Since “Son” and the upcoming Atlas song “Daughter” are sibling songs, I had a lot of fun playing off one another. Both share an identical length, each: 4:04 long. (gender equality, of course!) They share a very similar song structure too, from the intro piano arpeggio to the overall blueprint of the song. Both songs have a thread of Piano in them (which I like to think of as the DNA of each song) but with different primary instrumentation. French Horns (Brass) Instruments to represent dudes in “Son” and Violins and Cellos (Strings) to represent gals in “Daughter.”
Speaking of Brass, I had my new friend Sarah Reno record all of those gorgeous French Horns you hear! She’s absolutely amazing - I sent her a synth version of my arrangement and a few days later, I received a gorgeous Brass (1-person) orchestra that breathes so much life into this song! Can’t wait to do more with Sarah soon! Check out Sarah’s music here, or hire her for your next project!
"the mercury keeps rising,’til the glass or my fever breaks.”
My Atlas: Year One song “Mercury” is my only other song in which I feature Brass as the primary instrumentation of the song. So the lyric above, nods to that song. It also refers to the mercury used in old thermometers.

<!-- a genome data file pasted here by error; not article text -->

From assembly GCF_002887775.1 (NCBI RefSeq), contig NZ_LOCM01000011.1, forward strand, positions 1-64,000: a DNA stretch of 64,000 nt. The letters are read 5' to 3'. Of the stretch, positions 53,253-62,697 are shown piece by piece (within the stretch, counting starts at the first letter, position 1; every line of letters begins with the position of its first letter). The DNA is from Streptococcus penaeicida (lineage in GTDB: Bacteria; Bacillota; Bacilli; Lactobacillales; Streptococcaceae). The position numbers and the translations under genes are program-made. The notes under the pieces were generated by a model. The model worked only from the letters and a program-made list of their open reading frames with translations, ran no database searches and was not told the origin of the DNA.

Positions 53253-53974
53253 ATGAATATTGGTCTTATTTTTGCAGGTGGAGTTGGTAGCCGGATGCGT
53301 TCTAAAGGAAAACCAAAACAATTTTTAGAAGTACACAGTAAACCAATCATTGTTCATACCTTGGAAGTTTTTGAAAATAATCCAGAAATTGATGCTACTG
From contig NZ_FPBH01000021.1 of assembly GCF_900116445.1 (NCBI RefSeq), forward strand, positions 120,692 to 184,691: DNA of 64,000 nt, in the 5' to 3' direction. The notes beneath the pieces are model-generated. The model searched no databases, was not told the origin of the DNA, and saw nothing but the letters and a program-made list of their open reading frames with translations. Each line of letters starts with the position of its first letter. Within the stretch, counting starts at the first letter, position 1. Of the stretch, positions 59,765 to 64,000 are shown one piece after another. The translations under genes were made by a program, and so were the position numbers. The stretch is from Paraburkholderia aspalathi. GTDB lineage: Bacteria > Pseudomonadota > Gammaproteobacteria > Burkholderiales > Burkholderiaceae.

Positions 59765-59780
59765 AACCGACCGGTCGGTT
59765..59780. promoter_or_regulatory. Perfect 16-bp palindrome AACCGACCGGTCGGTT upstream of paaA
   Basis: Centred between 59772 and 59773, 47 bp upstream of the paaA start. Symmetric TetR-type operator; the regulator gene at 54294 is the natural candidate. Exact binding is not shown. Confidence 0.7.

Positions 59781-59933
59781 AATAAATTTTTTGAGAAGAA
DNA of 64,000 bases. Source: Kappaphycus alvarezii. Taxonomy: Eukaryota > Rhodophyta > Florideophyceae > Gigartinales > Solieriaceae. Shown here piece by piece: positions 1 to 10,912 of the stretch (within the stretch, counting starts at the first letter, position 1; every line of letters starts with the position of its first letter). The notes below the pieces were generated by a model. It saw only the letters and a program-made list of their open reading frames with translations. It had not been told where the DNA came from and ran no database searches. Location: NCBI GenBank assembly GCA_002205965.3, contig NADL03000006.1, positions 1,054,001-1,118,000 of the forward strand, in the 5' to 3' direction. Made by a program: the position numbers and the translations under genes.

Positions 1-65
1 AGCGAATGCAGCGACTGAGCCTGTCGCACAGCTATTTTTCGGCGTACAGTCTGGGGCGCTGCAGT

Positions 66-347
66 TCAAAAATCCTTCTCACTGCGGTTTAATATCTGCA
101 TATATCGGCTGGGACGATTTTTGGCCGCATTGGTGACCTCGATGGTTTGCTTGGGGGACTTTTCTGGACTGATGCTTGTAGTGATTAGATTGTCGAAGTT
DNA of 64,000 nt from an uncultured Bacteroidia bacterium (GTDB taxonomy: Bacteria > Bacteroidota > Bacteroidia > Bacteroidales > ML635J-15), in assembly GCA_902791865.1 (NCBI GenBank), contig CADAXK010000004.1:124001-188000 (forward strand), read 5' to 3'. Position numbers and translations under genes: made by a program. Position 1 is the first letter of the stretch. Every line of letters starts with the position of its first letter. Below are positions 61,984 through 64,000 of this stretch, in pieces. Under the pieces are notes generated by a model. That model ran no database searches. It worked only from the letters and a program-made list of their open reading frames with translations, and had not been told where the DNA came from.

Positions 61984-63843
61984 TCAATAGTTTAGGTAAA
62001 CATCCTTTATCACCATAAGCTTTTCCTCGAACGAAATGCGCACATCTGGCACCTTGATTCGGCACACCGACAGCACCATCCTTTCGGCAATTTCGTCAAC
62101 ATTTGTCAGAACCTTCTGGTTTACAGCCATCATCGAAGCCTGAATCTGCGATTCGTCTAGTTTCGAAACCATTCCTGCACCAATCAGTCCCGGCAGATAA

Since this a song under the umbrella theme of Life, I thought it’d be fun to try to reference each of the 4 primary Vital Signs into this song. Here’s where/how they appear in the lyrics:
I don’t know why I get such a kick out of creating those puzzles for myself in songwriting.. but I do. Easter Eggs are one of my favorite parts of writing and recording music!
Once the song was finally complete (felt like it took 32 years to write), I sent it over to Seattle to be mixed by my long-time friend and collaborator, John Goodmanson. He did a beautiful job, and it then landed into the inbox of Jason Ward, an incredible mastering engineer in Chicago.
The song ends with a bookend of the opening lyric: “Show me who I am and who I could be” because I think that’ll be a request I’ll be praying until my very last day.
show me who i am and who i could be. initiate the heart within me until it opens properly.
slow down, start again from the beginning. i can’t keep my head from spinning out of control. is this what being vulnerable feels like?
i swear i'll try, try, try to breathe ’til it turns to muscle memory. i'm only steady on my knees; one day i'll stand up on my own two feet.
i’ll run the risk of being intimate with brokenness. through this magnifying glass, i see a thousand finger prints on the surfaces of who i am.
show me where to find the silver lining as the mercury keeps rising, ’til the glass or my fever breaks.
show me how to struggle gracefully. let the scaffolding inside of me be strong enough to hold this tired body up once more.
and i will try, try, try to breathe ’til it turns to muscle memory. i feel the pressure in my blood building up and liberating me. so i will try, try, try to breathe ’til it turns to muscle memory. i'm only steady on my knees. but one day, i'll stand on my own two feet.
i'll run the risk of being intimate with brokenness. through this magnifying glass, i see a thousand finger prints
that ran the risk of being intimate with my brokenness. i was given a gift of hope in a thousand finger prints on the surface of who i am.